D'Ammassa, S.F. Chronicle
Randall is one of those writers who just goes right along getting better
with each novel. Journey was so much better than her first couple of novels
that it seemed like another writer entirely. Now, with a very long sequel
to that novel, she has created one of the finer novels to appear in years.
does a fine job with her characters, as usual, and the early chapters in
particular present a fascinating interplay among the crew of a starship.
She has also created a fascinating personality in Tatha, the cat woman,
who is a pivotal element in the plot against the Kennerins.
Games is a mixture of science fiction and historical novel that may put
some readers off. Randall doesn't rush headlong int her plot, but carefully
considers each step before she proceeds. But it is that very cautiousness
which makes the novel so effective, an approach many another writer would
do well to imitate.
Randall's Dangerous Games is a more standard brand of SF. Its universe
is one whose people range among the stars, where worlds are owned by corporations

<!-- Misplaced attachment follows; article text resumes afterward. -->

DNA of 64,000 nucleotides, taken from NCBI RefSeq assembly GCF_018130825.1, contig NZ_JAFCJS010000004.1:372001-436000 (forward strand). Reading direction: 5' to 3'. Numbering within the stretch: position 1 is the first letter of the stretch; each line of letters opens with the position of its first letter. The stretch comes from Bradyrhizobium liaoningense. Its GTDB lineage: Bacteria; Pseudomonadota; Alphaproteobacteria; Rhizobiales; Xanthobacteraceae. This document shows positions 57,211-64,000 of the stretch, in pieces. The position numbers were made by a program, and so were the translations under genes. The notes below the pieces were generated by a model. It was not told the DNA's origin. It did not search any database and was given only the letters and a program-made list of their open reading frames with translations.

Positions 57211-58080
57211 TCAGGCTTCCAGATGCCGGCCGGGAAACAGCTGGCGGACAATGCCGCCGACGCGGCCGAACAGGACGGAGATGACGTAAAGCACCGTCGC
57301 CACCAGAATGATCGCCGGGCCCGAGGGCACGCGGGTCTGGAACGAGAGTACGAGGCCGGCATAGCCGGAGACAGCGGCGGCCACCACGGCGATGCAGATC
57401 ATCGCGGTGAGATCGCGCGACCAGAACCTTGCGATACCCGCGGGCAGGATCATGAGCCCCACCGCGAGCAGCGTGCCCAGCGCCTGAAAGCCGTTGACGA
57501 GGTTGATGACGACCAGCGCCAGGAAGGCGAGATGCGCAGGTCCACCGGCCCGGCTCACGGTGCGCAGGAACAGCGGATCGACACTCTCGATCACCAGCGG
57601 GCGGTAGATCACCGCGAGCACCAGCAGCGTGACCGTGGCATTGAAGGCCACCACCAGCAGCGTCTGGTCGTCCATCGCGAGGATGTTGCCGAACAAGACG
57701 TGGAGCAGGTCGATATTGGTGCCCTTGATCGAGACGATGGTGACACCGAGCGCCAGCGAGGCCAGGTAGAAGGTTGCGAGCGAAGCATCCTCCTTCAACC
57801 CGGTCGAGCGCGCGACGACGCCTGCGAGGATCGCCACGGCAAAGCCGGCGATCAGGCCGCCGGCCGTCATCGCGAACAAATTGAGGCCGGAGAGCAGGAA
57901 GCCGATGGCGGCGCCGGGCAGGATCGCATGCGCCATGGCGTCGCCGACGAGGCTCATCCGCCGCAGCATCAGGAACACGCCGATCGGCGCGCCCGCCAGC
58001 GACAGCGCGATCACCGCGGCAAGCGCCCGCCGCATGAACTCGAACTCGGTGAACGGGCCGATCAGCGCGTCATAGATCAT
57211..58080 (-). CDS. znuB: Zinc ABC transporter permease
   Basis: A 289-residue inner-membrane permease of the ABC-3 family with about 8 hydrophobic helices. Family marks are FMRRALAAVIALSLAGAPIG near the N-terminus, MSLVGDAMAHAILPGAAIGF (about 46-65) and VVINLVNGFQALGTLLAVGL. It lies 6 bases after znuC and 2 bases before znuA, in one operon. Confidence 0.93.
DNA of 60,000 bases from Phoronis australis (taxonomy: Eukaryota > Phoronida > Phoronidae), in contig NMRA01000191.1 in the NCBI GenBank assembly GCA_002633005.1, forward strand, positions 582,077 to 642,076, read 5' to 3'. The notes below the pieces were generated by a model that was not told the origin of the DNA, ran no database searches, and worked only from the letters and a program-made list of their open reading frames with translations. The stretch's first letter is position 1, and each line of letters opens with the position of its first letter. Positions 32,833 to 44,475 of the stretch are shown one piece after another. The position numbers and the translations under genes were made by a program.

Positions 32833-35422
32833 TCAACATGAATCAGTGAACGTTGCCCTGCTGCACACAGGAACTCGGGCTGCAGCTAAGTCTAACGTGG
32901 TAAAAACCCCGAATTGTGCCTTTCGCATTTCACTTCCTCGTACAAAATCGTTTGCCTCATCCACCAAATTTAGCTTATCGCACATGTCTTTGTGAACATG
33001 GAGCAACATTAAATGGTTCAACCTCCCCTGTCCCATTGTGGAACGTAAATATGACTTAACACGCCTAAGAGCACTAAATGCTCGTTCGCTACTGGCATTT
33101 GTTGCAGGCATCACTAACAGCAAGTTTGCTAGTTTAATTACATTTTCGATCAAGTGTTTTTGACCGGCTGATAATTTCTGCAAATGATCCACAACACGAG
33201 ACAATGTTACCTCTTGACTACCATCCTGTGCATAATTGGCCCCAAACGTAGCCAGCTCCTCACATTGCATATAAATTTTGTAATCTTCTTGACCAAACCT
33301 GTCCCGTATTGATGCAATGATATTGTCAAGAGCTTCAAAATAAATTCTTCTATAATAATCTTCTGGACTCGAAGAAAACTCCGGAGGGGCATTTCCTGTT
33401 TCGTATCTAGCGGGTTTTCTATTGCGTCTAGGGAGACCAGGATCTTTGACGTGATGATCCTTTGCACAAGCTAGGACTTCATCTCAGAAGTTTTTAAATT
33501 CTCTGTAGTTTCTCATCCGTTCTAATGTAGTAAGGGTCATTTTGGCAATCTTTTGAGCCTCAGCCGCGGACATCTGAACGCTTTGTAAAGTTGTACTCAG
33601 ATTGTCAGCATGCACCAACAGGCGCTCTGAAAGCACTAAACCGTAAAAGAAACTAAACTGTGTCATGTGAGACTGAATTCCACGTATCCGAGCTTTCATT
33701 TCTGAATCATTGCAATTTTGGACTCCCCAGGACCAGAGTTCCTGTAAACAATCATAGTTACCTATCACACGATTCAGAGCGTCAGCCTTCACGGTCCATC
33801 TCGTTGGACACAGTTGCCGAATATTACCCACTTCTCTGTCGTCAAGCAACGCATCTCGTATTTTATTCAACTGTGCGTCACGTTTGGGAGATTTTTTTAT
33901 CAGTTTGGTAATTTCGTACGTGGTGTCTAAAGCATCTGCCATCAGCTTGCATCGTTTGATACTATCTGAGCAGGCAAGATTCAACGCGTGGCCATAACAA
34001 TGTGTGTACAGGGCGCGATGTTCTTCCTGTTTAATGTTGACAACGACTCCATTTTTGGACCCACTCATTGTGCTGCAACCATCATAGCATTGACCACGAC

and families, where corporate takeovers can mean literal interstellar war.
In this cosmos, we have Sandro Marquez, scion of a clan whose world has
been lost to Parallax, a greedy giant of a company that tyrannizes its
possessions. He blames the loss in part on the Kennerins, a directly competing
family; yet he is soon allied with them, mate on a starship and peripheral
witness to the events surrounding them. He is there when Jes Kennerin acquires
the cat-woman Tatha and her babe from Gensco Station, an outfit that guarantees
its employees' loyalty by such tactics as holding their children as hostages.
He is there when the Kennerin's own genetic engineer, Hart, is punished
for his early, clumsy experiments on the natives of the Kennerin world.
And he is there to help when Parallax aims a takeover bid at Aerie.
of the book has appeared as an F&SF novelet. It stands out, too, for
even though the book is organized episodically, it is pervaded by a sense
of family ties that here fades a way, or at least takes a different, more
personal focus. Yet it hardly spoils the book. The story as a whole is
strong enough to withstand such a weakening, and it remains a book worth